The NAACP’s board of directors voted Saturday to endorse same-sex marriage rights – adding the influential voice of the country’s leading black civil rights organization to a debate that has divided the African-American community…
“Civil marriage is a civil right and a matter of civil law,” NAACP president Benjamin Todd Jealous said in a statement released Saturday. “The NAACP’s support for marriage equality is deeply rooted in the Fourteenth Amendment of the United States Constitution and equal protection of all people. The well-funded right wing organizations who are attempting to split our communities are no friend to civil rights, and they will not succeed.”
I have said in the past in one place or another (if it was on FTSOS, I can’t find it) that the black community should have been ashamed of itself given its high proportion of bigots during the Prop 8 days in California. (If memory serves, other minorities also suffered from a high rate of bigotry over the issue.) Of all the groups in the US, blacks may be the most well positioned to understand what discrimination is like and why it’s wrong. It isn’t merely an intellectual exercise for them; it have been reality for so many decades and centuries. Yet here we are, still trying to get over this hurdle. I think this announcement by the NAACP is going to give progress a big boost, but it’s slightly surprising that more blacks and other minorities aren’t ahead of the curve on this one. Chalk it up to Christian influence, I suppose.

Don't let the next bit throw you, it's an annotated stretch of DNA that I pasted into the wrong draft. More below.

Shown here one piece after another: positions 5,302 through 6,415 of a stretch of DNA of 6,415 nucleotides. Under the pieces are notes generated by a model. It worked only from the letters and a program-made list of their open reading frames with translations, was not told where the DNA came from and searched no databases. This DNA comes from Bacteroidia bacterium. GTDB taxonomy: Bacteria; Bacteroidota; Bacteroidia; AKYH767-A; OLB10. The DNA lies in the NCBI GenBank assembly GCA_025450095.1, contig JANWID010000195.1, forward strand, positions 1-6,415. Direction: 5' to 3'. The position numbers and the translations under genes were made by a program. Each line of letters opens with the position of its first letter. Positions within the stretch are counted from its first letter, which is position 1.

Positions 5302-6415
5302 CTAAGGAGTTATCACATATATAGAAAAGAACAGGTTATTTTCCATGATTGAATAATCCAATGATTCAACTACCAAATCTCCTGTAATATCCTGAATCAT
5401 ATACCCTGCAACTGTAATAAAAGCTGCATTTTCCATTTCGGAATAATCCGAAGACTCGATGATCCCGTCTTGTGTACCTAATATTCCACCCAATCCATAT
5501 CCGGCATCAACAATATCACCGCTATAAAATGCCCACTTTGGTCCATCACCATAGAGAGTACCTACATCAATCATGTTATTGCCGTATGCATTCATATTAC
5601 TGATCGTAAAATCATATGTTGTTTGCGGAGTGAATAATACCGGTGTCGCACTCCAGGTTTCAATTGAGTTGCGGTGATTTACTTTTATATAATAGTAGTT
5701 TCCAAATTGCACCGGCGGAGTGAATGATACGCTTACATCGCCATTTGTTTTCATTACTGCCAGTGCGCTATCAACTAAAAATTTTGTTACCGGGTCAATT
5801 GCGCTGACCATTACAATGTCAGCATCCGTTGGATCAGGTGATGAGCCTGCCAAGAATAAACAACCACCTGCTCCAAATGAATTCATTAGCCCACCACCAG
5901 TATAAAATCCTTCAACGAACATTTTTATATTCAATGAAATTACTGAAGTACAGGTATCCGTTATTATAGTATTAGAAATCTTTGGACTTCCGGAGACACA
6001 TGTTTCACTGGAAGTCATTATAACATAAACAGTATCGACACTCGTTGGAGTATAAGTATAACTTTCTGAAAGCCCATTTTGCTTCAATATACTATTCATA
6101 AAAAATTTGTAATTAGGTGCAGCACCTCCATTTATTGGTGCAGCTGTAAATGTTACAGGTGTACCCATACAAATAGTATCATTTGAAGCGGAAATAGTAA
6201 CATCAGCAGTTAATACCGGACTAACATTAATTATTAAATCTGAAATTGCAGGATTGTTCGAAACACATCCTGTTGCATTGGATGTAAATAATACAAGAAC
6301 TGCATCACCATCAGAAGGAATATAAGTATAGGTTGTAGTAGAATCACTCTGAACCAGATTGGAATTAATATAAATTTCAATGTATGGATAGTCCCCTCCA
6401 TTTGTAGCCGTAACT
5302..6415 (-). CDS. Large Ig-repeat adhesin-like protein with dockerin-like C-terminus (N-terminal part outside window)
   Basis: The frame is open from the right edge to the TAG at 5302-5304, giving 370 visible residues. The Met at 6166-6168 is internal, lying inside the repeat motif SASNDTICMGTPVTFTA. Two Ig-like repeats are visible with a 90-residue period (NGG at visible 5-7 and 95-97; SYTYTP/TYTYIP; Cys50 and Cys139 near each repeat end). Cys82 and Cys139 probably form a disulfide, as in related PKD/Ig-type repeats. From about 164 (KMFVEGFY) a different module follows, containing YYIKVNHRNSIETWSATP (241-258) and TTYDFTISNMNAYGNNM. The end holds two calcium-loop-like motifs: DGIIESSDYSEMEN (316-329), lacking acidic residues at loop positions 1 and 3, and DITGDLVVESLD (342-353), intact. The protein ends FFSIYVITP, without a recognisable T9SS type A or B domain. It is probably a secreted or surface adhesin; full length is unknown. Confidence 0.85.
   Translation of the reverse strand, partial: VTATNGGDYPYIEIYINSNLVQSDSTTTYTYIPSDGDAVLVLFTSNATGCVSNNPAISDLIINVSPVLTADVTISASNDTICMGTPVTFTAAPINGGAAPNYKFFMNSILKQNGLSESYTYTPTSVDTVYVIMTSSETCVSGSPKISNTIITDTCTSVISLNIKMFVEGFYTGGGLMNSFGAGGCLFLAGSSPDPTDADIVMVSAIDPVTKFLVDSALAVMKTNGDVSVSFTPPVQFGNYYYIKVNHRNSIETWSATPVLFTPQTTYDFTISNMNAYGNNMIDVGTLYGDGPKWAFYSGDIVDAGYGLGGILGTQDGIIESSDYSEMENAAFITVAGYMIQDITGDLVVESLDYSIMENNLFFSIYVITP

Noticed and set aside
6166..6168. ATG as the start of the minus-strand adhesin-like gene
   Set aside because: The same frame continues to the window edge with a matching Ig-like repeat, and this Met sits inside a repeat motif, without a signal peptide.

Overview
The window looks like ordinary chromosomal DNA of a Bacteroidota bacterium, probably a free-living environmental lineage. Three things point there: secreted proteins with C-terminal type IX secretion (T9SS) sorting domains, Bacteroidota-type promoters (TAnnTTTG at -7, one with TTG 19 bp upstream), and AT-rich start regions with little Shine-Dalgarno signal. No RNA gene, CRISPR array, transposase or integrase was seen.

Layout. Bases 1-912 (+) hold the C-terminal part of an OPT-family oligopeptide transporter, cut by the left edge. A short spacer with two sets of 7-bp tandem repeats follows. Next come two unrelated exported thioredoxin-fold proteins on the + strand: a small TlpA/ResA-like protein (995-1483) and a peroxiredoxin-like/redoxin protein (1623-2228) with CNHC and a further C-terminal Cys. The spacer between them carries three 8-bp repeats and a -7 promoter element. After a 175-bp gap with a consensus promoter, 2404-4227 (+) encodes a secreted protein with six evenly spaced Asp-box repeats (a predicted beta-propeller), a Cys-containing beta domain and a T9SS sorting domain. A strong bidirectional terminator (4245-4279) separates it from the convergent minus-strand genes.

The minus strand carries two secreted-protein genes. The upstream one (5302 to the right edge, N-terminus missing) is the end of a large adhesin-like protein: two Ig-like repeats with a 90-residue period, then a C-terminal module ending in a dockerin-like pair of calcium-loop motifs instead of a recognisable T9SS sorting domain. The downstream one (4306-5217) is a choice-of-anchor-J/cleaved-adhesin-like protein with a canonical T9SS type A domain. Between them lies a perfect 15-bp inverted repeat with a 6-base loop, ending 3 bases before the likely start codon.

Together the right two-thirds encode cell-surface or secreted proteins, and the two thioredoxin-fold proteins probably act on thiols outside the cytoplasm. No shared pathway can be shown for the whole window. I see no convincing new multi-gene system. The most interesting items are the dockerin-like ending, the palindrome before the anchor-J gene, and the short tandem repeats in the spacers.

The NAACP now presents itself as a counterbalance to the influence of the traditionally socially conservative black church. It can also help establish closer ties between blacks and gays, two of Obama’s most loyal constituencies.
I’ve always wondered what the black church looks like. Where is it located? Who runs it? Who are its members? How does it file with the IRS? Is it a made-up concept that unnecessarily simplifies all black people?